They messed up, you pay the bill.
Interest rates 'will have to rise sixfold in two years'
Interest rates will have to rise almost sixfold over the next two years to cope with rising inflation, business leaders have warned.
By Myra Butterworth, Personal Finance Correspondent 6:45AM GMT 20 Dec 2010
It will bring financial pain to seven million home owners with floating interest rates who will see a jump of almost £200 on a typical monthly mortgage payment.
Charities have already warned that repossessions are likely to rise next year and the threat of a succession of quick interest rate rises will exacerbate their fears.
The Confederation of British Industry predicts that higher than anticipated rises in the cost of living will push the Bank of England (BoE) to begin increasing interest rates in the spring.
It predicted that the Bank base rate – the interest rate at which the BoE lends to other banks – will rise more than two percentage points by the end of 2012. Mortgage rates are expected to follow closely behind.
“Many households have been benefiting (from the low interest rates) in terms of mortgage payments, but that will start to turn over the next couple of years,” said Lai Wah Co, the CBI’s head of economic analysis.
'Let savers take the hit if banks fail'
20 Dec 2010
House prices 'to drop 7pc'
20 Dec 2010
BoE 'will have to raise interest rates in spring'
20 Dec 2010
Savers see £5bn wiped off their investments
19 Dec 2010
Home owners threatened by rising interest rates
17 Dec 2010
How to keep your mortgage affordable
20 Dec 2010
The organisation predicts that the Consumer Prices Index, the Government’s preferred measure of inflation, will reach 3.8 per cent within the first three months of next year and that it will still be well above the Bank’s 2 per cent target two years from now. It currently stands at 3.3 per cent.
The CBI expects interest rates to climb from their record low level of just 0.5 per cent in the second quarter next year.
It forecasts rates will rise 0.25 percentage points each quarter before the pace doubles in the middle of 2012 to 0.5 point increases, taking the bank rate to 2.75 per cent by that year’s end.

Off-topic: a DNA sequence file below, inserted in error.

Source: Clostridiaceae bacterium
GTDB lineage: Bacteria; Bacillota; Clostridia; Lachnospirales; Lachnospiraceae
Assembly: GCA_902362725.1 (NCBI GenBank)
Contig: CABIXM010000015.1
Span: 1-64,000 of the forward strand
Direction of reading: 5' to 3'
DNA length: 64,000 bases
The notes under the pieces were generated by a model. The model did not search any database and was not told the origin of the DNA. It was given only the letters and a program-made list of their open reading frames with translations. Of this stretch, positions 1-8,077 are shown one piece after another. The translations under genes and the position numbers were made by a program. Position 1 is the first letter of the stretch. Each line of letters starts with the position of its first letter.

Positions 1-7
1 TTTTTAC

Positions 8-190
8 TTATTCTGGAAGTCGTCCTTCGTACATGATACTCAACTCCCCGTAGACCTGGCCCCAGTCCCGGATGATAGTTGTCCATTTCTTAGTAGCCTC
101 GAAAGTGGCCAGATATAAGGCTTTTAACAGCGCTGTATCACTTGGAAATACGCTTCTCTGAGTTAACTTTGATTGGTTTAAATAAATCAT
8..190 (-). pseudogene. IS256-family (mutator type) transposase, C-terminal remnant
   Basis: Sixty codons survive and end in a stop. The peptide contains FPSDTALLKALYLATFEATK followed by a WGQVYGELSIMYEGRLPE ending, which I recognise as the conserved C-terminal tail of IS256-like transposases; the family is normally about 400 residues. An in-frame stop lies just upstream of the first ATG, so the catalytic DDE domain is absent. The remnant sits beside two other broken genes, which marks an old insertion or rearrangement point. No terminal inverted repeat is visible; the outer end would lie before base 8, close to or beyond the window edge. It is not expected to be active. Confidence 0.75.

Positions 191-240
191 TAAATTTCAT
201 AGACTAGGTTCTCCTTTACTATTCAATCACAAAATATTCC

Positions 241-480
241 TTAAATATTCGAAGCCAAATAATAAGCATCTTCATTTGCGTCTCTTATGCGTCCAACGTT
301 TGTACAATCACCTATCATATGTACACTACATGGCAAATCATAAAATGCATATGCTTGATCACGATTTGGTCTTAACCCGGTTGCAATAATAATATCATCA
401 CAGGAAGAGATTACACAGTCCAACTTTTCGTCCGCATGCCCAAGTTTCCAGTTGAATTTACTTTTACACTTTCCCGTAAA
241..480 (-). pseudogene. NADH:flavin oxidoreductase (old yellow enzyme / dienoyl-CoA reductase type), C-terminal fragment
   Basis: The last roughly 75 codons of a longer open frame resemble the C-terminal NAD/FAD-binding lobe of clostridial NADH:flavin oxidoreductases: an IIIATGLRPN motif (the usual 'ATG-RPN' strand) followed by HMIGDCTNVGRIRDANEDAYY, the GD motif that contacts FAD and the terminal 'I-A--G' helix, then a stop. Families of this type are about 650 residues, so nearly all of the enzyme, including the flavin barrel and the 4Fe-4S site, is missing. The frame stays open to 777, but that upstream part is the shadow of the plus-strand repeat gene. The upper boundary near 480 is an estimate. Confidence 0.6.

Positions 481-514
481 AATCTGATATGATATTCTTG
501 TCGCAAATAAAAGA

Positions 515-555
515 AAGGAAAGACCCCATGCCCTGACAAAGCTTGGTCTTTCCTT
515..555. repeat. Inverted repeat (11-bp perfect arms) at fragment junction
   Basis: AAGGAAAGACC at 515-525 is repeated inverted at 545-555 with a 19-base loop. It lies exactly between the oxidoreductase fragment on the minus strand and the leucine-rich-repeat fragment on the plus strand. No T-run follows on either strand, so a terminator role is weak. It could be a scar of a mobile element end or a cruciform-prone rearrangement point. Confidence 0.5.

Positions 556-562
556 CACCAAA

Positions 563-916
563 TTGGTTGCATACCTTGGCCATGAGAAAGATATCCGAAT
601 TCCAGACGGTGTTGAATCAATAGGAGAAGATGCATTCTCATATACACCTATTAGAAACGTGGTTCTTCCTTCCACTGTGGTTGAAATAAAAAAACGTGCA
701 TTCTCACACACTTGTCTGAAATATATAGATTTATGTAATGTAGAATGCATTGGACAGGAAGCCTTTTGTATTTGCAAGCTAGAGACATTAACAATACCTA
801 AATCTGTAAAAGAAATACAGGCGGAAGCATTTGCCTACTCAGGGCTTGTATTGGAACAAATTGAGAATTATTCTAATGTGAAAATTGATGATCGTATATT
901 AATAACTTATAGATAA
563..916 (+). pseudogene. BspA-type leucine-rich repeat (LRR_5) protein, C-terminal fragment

Last week, the Bank of England warned in its Financial Stability Report that two thirds of borrowers are now on floating interest rate deals and the proportion is rising. At the height of the credit crisis in 2007, the proportion stood at less than half of all outstanding mortgages.
A 2.25 per cent rise in mortgage rates would see the monthly repayments on a typical £150,000 mortgage increase from £909 to £1096.
In another blow for home owners, economists predict that the average value of a home in Britain will lose 10 per cent of its value from their peak levels earlier this year to the end of 2011.
The house price gains seen at the beginning of this year have already been wiped out, according to Nationwide.
Britain’s biggest building society said the average price of a home dropped 0.3 per cent in November, the equivalent of almost £1,000 in a month, bringing the average price of a home to £163,398.
The CBI expects inflation as measured by the retail prices index – which includes more housing costs – will follow an even higher path than CPI, reaching 5 per cent at the start of next year.
The CBI said it had raised its quarterly forecasts to take into account the “persistent strength” of energy and commodity prices.
High inflation will put further pressure on households as people face higher prices and mortgage rates, but pay packets struggle to keep pace.
Tim Moore, an economist at research group Markit, said: “December brings to a close another difficult year for household finances. The UK economy looks to have avoided a double-dip recession in 2010, but there is little evidence that household finances have even begun to recover. People have seen their spending power gradually eroded by stubbornly high inflation throughout the year and little in the way of income growth to compensate for this.”